There are some people who, it seems, endure long after others would have collapsed in a dissolving heap, people who, even with the deck stacked against them hand after hand, stay at the table, albeit often moved to a table that is somewhere in the darkness, away from the brightness that they once helped generate.
And so we learn of the death of Ginger Baker.
By and large, Baker is known for his superb drumming and awful singing when he was a member of Cream, a band that lived just 2.5 years but which has an afterlife like musical carbon 14.
Of the three members of what is often cited as the first “supergroup,” when there were such things, now having given way to recordings by a given “star” who is performing “with” another “star,” who may or may not be of the same genre, Eric Clapton is really the only one who continued to have a career in the broad public eye. Immediately post-Cream Clapton created Blind Faith, which included Baker, but it really didn’t make much of a stir—brilliant music notwithstanding—as it was mired in controversy because the original cover of its debut album was a color photograph of a topless 11-year-old girl. It was soon replaced with a sepia-toned photo of Clapton, Baker, Stevie Winwood, and Ric Grech, but the proverbial damage was done publicly and given internal acrimony the band lasted a year.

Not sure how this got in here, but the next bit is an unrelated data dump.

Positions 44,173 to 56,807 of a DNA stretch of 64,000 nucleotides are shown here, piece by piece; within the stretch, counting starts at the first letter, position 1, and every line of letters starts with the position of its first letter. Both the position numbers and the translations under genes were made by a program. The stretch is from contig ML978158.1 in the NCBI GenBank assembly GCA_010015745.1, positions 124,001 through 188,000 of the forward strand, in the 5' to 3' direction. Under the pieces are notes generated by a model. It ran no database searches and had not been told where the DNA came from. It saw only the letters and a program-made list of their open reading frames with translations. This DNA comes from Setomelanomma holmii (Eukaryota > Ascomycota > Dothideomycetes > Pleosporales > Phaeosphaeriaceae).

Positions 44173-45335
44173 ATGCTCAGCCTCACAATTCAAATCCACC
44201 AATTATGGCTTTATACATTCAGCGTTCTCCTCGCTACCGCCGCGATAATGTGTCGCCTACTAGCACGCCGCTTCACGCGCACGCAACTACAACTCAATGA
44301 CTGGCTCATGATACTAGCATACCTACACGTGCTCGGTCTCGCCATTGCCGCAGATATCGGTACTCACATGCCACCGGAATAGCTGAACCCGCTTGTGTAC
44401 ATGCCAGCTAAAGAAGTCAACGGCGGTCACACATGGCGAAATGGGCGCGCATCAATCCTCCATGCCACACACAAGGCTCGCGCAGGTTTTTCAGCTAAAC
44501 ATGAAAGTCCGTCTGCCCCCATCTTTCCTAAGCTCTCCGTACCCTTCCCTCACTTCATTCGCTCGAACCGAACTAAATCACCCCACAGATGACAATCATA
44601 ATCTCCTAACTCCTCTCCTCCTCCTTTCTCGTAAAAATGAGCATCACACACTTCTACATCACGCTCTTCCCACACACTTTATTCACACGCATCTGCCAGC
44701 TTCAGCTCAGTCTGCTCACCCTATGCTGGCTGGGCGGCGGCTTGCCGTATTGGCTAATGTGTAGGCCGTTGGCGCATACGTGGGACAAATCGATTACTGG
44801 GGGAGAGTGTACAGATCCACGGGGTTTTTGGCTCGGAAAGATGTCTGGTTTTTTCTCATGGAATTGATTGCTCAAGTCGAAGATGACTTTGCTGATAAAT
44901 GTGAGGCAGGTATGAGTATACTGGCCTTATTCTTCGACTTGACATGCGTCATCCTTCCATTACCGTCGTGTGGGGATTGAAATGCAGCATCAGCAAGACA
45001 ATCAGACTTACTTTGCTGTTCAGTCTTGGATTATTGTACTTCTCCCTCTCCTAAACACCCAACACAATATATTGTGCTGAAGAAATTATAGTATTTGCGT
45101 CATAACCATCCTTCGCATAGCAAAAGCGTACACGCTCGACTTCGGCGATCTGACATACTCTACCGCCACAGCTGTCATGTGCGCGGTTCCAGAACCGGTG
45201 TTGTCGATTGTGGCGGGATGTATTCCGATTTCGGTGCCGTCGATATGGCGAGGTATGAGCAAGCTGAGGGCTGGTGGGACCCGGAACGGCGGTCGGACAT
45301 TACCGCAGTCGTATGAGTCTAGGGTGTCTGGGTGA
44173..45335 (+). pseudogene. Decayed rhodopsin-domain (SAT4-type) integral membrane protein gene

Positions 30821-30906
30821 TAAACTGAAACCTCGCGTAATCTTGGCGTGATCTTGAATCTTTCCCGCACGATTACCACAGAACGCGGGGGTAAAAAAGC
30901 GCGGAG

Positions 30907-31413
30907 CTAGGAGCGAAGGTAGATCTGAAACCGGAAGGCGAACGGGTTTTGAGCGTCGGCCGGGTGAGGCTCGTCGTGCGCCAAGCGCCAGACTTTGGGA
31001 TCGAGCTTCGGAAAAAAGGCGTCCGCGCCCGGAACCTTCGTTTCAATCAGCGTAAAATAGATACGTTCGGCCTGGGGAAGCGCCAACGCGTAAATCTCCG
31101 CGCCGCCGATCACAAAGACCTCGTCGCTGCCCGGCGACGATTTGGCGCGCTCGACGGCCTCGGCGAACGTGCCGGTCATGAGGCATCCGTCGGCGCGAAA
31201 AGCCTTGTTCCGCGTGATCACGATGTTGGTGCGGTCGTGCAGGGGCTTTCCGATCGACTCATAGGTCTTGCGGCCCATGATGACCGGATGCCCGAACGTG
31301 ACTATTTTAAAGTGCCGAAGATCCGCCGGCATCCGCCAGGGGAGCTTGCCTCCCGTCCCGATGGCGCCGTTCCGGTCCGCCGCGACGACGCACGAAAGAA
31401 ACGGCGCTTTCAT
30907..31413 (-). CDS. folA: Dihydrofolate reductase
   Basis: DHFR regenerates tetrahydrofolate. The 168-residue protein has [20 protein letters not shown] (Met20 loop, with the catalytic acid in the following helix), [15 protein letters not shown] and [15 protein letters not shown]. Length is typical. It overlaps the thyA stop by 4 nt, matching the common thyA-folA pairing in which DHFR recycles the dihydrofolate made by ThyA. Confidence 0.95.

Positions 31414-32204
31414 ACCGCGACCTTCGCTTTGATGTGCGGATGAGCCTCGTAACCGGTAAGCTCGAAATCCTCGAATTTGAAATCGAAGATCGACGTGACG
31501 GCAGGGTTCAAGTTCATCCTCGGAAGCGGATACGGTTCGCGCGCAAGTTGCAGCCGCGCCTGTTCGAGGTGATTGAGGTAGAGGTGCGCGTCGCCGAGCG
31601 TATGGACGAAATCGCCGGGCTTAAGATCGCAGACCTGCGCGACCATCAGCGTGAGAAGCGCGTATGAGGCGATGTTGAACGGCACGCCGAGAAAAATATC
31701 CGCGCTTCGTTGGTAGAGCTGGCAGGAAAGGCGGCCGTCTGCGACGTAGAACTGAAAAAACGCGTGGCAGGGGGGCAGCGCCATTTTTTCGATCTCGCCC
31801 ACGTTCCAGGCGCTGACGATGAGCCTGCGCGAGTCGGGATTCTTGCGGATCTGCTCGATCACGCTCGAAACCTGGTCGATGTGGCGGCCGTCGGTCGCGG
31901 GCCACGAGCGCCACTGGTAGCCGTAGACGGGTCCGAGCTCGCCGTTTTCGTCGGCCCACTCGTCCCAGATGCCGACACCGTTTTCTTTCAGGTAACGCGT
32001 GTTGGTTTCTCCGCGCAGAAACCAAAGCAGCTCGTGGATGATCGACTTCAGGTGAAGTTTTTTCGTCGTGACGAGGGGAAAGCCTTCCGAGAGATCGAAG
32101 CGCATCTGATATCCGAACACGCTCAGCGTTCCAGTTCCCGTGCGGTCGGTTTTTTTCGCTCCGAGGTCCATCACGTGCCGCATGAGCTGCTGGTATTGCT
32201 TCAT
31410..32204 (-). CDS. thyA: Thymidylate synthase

Baker went on to other things like Ginger Baker’s Air Force, which made it to the close out bins at record stores faster than he could hit a tom-tom. (Speaking of which: Baker’s “Toad,” from the “Wheels of Fire” album—incidentally the first double album to go platinum when this was truly the result of people buying physical artifacts—was undoubtedly played on desktops (as in physical classroom furniture) by more teenage boys than any other rhythm before or since.)